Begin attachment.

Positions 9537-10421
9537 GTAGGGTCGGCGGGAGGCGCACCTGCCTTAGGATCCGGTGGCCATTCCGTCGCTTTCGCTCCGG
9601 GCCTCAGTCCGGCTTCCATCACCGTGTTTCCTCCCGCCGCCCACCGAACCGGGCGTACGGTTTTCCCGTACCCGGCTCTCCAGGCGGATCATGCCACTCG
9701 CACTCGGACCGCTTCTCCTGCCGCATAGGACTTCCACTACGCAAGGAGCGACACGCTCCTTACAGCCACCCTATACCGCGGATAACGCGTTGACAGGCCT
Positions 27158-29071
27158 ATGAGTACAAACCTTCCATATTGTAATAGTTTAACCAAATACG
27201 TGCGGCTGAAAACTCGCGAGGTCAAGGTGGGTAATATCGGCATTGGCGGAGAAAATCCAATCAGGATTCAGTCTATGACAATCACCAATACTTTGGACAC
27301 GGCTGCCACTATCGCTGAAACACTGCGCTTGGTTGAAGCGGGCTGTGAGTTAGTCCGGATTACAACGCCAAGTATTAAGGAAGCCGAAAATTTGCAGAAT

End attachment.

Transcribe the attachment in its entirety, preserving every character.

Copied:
Positions 9537-10421
9537 GTAGGGTCGGCGGGAGGCGCACCTGCCTTAGGATCCGGTGGCCATTCCGTCGCTTTCGCTCCGG
9601 GCCTCAGTCCGGCTTCCATCACCGTGTTTCCTCCCGCCGCCCACCGAACCGGGCGTACGGTTTTCCCGTACCCGGCTCTCCAGGCGGATCATGCCACTCG
9701 CACTCGGACCGCTTCTCCTGCCGCATAGGACTTCCACTACGCAAGGAGCGACACGCTCCTTACAGCCACCCTATACCGCGGATAACGCGTTGACAGGCCT
Positions 27158-29071
27158 ATGAGTACAAACCTTCCATATTGTAATAGTTTAACCAAATACG
27201 TGCGGCTGAAAACTCGCGAGGTCAAGGTGGGTAATATCGGCATTGGCGGAGAAAATCCAATCAGGATTCAGTCTATGACAATCACCAATACTTTGGACAC
27301 GGCTGCCACTATCGCTGAAACACTGCGCTTGGTTGAAGCGGGCTGTGAGTTAGTCCGGATTACAACGCCAAGTATTAAGGAAGCCGAAAATTTGCAGAAT